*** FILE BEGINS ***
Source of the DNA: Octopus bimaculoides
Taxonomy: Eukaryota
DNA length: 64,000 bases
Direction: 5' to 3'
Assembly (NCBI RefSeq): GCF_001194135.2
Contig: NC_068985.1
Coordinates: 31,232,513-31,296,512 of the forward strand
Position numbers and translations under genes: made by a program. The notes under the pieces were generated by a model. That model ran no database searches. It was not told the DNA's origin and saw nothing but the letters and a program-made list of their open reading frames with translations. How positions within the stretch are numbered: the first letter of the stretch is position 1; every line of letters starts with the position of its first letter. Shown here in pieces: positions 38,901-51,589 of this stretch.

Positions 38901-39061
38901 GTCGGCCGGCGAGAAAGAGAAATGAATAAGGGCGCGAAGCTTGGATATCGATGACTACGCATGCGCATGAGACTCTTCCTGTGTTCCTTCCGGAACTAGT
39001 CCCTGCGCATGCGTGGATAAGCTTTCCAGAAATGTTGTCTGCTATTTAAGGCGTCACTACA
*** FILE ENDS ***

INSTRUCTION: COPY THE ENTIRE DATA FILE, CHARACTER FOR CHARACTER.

Source of the DNA: Octopus bimaculoides
Taxonomy: Eukaryota
DNA length: 64,000 bases
Direction: 5' to 3'
Assembly (NCBI RefSeq): GCF_001194135.2
Contig: NC_068985.1
Coordinates: 31,232,513-31,296,512 of the forward strand
Position numbers and translations under genes: made by a program. The notes under the pieces were generated by a model. That model ran no database searches. It was not told the DNA's origin and saw nothing but the letters and a program-made list of their open reading frames with translations. How positions within the stretch are numbered: the first letter of the stretch is position 1; every line of letters starts with the position of its first letter. Shown here in pieces: positions 38,901-51,589 of this stretch.

Positions 38901-39061
38901 GTCGGCCGGCGAGAAAGAGAAATGAATAAGGGCGCGAAGCTTGGATATCGATGACTACGCATGCGCATGAGACTCTTCCTGTGTTCCTTCCGGAACTAGT
39001 CCCTGCGCATGCGTGGATAAGCTTTCCAGAAATGTTGTCTGCTATTTAAGGCGTCACTACA